# Flow Rate from Tank Level

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#### Himanshu

We have a tank having petroleum product in it. There is a level transmitter whose value is coming in a PLC. The level is increasing or decreasing based on receipt or dispatch. We need to calculate flow as liter per minute or m3/hour from this level which is changing based on the operation.

what will be formulae for this which can be executed in PLC?

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#### Vedry

Hi,

At least we need to know volume (V) and level of tank (l).

Assuming uniform area of tank, you can use formula max V / max l, to get volume per cm. For example. Now measure change of level, for example, every minute and you have Q in m3/min.

To calculation to work correctly, you can't fill and empty tank simultaneously.

#### David_2

I hope this is a school assignment because flow metering a valuable petroleum product without a flow meter is a silly idea.

Level is good for making volume based decisions like, "is there sufficient product to make the next batch" or is there "sufficient empty volume to accept a load of certain size". Level is a poor value to use in a flow rate calculation.

The problem with calculating flow rate from level is that it is a the calculation is a rate, a derivative function, dy/dt. A fixed time base is might be and is probably achieveable in a PLC so that the dt factor is a constant, but dy is an issue.

The problem with a using the change in level for a calculation is that most tanks of any size spread a given volume over a huge area to a very, very tiny depth. The charge or discharge rates generally do not create a useable change in level value with which to calculate a viable flow rate because those changes are very, very tiny changes in depth (level) which fall into the noise region of level-inferring instrumentation.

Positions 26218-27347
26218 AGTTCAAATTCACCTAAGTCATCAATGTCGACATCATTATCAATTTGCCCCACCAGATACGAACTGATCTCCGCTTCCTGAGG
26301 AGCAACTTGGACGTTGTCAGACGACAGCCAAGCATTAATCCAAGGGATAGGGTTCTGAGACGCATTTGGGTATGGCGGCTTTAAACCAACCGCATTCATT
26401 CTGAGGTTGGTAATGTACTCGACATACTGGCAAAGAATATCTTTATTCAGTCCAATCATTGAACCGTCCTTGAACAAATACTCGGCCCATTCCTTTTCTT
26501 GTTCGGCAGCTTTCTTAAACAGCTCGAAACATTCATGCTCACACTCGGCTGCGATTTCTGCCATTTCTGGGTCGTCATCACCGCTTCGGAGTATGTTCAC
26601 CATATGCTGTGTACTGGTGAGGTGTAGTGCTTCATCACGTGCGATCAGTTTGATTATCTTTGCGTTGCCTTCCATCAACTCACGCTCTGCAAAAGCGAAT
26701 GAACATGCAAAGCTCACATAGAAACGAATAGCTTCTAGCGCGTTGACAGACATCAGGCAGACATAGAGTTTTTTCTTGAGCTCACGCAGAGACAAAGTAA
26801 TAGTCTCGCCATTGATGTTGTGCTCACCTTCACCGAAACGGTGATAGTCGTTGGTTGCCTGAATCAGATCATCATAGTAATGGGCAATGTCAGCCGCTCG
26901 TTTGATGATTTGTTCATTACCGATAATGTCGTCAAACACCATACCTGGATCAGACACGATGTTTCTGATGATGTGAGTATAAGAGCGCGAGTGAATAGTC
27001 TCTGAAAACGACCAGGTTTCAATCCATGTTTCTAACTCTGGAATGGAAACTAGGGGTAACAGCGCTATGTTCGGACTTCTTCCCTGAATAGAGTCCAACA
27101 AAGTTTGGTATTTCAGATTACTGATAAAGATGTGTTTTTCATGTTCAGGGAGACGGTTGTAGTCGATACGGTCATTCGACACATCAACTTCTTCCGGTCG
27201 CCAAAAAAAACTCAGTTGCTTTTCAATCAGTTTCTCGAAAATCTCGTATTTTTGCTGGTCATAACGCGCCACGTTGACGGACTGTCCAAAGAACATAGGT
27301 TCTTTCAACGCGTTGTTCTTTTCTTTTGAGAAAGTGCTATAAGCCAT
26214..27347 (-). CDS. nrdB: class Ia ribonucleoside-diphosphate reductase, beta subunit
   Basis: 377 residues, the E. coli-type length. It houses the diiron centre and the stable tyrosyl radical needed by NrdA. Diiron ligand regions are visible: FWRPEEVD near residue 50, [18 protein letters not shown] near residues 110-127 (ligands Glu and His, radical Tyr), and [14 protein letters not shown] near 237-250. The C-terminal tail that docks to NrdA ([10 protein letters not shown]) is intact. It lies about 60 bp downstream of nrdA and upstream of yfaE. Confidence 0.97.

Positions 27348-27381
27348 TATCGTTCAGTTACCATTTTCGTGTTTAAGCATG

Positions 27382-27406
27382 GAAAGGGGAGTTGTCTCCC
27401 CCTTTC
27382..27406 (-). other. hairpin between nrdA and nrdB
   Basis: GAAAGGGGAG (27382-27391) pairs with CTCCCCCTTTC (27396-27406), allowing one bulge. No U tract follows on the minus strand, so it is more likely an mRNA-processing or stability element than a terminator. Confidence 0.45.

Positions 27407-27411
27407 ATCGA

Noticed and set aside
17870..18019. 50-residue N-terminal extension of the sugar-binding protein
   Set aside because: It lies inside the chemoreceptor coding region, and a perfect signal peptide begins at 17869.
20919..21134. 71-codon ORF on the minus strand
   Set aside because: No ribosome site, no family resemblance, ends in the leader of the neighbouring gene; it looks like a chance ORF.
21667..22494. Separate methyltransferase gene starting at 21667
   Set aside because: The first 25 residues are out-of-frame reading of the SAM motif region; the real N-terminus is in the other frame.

Given all that, the rate calc needs a holding register to hold the 'previous' level value, the ability to subtract, and a register to hold the difference between the previous value and the current value. Dividing the difference value by the time interval between previous and current samples gives you a rate, which can be normalized to seconds or minutes by a factor.

Don't be surprised if some readings appear to going in the wrong direction -filling rather than emptying - because noise is noise; some is positive, some is negative. and you're subtracting noise from noise.

If this is real, not school work, give serious consideration to a flow meter.

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#### RoyMatson

As others have said a flow meter, I would think a coreolis meter should be able to read center zero and integrate in both directions.